NoSQL is mainly “document-based” and do not have standard schema definitions using key-value pairs, graph databases (unstructured) or wide-column store-based data types, hence making them ideal for dealing with unstructured data.

In today’s scenario, industry possesses around 300 exabytes of unstructured data and it is increasing every day. The assumed rise of unstructured data is at 56% per annum, in comparison to 12% for the structured data; therefore, “NoSQL database” is predicted as the database of the future.

As per CBRonline.com, the database market is expected to be worth $46 billion globally, it is a total that is estimated to go up to $50.1 billion in 2017.

Talking about scalability and rapid elasticity, SQL databases were permitted to scale vertically, while NoSQL scales horizontally. SQL uses structure query language which defines and manipulates data whereas NoSQL queries are targeted on the collection of documents.

SQL databases are generally a good fit for a complicated query-intensive environment; this is something where NoSQL doesn’t excel in. This doesn’t imply that they are inefficient but NoSQL is just a better suitable option to handle the workload of different data types, today. It performs efficient with hierarchical data storage but SQL databases aren’t well-suited to this.

Few of the leading SQL databases are Oracle, IBM DB2, Microsoft SQL Server, while the leading NoSQL databases are MongoDB, Cassandra, Redis.

NoSQL addresses the requirement of distributed data stores, non-relational data model, horizontal scalability and very importantly, design agility demanded by user and programmers.

MongoDB (previously known as 10gen) is a leader who provides NoSQL in open source model along with subscription-based technical support and other services.

Eliot Horowitz (co-founder and chief technology officer of MongoDB Inc.) elaborates the basic fundamentals of its design philosophy. He states that “MongoDB was not designed in a lab.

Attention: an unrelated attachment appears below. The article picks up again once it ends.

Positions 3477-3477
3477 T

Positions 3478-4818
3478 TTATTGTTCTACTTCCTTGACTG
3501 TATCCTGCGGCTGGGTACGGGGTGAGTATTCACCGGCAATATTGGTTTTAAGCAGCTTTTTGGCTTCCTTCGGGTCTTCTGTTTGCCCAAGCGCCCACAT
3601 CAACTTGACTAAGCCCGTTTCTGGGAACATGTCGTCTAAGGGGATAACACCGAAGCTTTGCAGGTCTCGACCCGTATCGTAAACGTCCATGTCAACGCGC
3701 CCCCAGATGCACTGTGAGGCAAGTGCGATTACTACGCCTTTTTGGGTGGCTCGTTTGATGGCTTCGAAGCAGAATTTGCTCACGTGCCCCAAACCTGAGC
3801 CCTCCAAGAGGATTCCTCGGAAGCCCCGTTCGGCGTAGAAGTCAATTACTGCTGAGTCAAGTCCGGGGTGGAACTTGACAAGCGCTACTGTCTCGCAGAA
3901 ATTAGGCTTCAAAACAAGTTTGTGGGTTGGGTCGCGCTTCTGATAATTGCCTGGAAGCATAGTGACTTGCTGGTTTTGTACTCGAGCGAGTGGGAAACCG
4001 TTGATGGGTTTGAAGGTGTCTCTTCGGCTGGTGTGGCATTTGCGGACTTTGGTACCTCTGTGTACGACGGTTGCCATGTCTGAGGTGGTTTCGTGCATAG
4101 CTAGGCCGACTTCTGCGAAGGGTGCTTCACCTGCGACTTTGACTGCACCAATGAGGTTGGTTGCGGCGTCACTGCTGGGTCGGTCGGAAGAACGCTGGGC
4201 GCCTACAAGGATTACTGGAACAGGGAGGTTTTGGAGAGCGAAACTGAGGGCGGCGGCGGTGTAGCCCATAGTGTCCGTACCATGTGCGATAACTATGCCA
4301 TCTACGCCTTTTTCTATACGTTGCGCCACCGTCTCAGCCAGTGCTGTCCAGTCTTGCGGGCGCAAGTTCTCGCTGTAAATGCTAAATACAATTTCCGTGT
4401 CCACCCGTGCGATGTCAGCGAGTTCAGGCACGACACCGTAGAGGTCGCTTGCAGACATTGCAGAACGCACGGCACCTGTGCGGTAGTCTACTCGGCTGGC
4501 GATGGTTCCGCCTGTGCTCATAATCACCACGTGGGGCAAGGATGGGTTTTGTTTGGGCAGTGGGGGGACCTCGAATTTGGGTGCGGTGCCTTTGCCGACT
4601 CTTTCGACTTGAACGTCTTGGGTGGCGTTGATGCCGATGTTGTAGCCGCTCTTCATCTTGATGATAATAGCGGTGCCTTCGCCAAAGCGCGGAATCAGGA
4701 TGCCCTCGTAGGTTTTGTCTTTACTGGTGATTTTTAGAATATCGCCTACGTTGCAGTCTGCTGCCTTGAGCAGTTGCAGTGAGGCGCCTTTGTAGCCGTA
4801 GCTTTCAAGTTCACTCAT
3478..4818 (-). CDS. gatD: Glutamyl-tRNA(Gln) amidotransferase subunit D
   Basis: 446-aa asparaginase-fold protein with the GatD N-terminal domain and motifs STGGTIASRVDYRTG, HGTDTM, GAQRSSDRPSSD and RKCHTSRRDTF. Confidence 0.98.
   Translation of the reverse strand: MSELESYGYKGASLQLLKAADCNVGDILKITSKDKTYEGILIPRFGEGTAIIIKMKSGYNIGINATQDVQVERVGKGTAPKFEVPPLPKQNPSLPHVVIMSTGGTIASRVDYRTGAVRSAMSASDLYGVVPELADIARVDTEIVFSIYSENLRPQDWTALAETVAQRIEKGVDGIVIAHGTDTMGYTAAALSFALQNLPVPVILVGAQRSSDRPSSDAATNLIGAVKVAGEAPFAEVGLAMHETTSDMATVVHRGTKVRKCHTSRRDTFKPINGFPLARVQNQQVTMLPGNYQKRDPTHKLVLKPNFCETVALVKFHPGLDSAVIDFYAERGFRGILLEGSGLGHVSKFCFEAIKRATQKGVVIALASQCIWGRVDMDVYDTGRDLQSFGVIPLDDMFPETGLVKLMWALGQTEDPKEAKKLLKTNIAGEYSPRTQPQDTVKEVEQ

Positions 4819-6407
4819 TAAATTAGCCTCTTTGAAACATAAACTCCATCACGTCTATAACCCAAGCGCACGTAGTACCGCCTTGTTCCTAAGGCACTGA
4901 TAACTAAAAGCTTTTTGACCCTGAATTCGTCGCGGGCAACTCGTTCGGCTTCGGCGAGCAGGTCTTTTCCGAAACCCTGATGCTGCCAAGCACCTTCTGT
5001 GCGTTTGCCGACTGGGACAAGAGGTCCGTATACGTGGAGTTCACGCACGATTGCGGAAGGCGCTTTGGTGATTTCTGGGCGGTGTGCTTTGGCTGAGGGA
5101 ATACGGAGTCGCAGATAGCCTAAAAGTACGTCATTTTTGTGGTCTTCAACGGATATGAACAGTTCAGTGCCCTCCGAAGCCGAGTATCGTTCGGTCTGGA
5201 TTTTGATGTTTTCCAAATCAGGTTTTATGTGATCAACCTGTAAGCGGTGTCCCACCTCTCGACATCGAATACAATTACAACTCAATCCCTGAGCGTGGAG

It was developed based on experience building large-scale and high available robust system.” It was Interesting to note that his team didn’t begin from scratch. They patched what was missing in another open source database, MySQL.

In case you need transaction processing applications which can generate hundreds of reports, then RDBMS should be the preference. However, in case you are planning to add the flavor of an analytics to your transactional applications, then you are required to be exposed to the constraints of the underlying RDBMS foundation. The real consumers of your applications need intelligent reports generated by mashed up data.

SQL relational databases are conventionally seen as places to handle and store structured data, like phone numbers, however, with the inception of non-relational databases, like NoSQL databases, handle well with unstructured data like social media.

The modern applications should be built on NoSQL databases in case you wish to make use of unstructured data. The market has reached a point where most developers and IT companies understand that modern applications cannot continue to be developed based on relational database technologies.

NoSQL databases, MongoDB etc., was designed to make it simple and easy to develop applications which require rapid change, always-on operation, massive scale and support for a huge variety of unstructured and semi-structured data, all at potentially lower costs.

Global demand for NoSQL database technologies is driving the growth of business and greatly expanding enterprise deployments.